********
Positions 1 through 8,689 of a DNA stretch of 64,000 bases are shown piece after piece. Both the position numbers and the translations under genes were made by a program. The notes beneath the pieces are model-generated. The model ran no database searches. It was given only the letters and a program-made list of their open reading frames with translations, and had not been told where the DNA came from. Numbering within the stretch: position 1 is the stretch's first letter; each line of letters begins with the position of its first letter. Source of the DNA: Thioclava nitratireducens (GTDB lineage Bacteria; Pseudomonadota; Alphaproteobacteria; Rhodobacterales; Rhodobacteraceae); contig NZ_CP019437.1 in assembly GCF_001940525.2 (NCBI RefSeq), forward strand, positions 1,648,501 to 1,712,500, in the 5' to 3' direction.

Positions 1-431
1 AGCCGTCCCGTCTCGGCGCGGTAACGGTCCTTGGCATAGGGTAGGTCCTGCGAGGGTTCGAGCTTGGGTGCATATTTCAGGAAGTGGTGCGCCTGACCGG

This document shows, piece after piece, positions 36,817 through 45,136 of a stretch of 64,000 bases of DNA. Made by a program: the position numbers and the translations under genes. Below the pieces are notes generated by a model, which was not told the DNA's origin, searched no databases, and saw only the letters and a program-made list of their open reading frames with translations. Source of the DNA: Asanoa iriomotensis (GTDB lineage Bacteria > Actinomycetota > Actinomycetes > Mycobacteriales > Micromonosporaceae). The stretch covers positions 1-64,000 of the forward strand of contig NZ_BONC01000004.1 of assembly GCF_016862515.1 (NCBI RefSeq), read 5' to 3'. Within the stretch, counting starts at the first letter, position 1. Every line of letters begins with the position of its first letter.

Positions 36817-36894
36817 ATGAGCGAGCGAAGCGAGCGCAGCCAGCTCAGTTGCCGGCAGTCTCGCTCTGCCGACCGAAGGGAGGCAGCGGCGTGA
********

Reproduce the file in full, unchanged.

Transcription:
Positions 1 through 8,689 of a DNA stretch of 64,000 bases are shown piece after piece. Both the position numbers and the translations under genes were made by a program. The notes beneath the pieces are model-generated. The model ran no database searches. It was given only the letters and a program-made list of their open reading frames with translations, and had not been told where the DNA came from. Numbering within the stretch: position 1 is the stretch's first letter; each line of letters begins with the position of its first letter. Source of the DNA: Thioclava nitratireducens (GTDB lineage Bacteria; Pseudomonadota; Alphaproteobacteria; Rhodobacterales; Rhodobacteraceae); contig NZ_CP019437.1 in assembly GCF_001940525.2 (NCBI RefSeq), forward strand, positions 1,648,501 to 1,712,500, in the 5' to 3' direction.

Positions 1-431
1 AGCCGTCCCGTCTCGGCGCGGTAACGGTCCTTGGCATAGGGTAGGTCCTGCGAGGGTTCGAGCTTGGGTGCATATTTCAGGAAGTGGTGCGCCTGACCGG

This document shows, piece after piece, positions 36,817 through 45,136 of a stretch of 64,000 bases of DNA. Made by a program: the position numbers and the translations under genes. Below the pieces are notes generated by a model, which was not told the DNA's origin, searched no databases, and saw only the letters and a program-made list of their open reading frames with translations. Source of the DNA: Asanoa iriomotensis (GTDB lineage Bacteria > Actinomycetota > Actinomycetes > Mycobacteriales > Micromonosporaceae). The stretch covers positions 1-64,000 of the forward strand of contig NZ_BONC01000004.1 of assembly GCF_016862515.1 (NCBI RefSeq), read 5' to 3'. Within the stretch, counting starts at the first letter, position 1. Every line of letters begins with the position of its first letter.

Positions 36817-36894
36817 ATGAGCGAGCGAAGCGAGCGCAGCCAGCTCAGTTGCCGGCAGTCTCGCTCTGCCGACCGAAGGGAGGCAGCGGCGTGA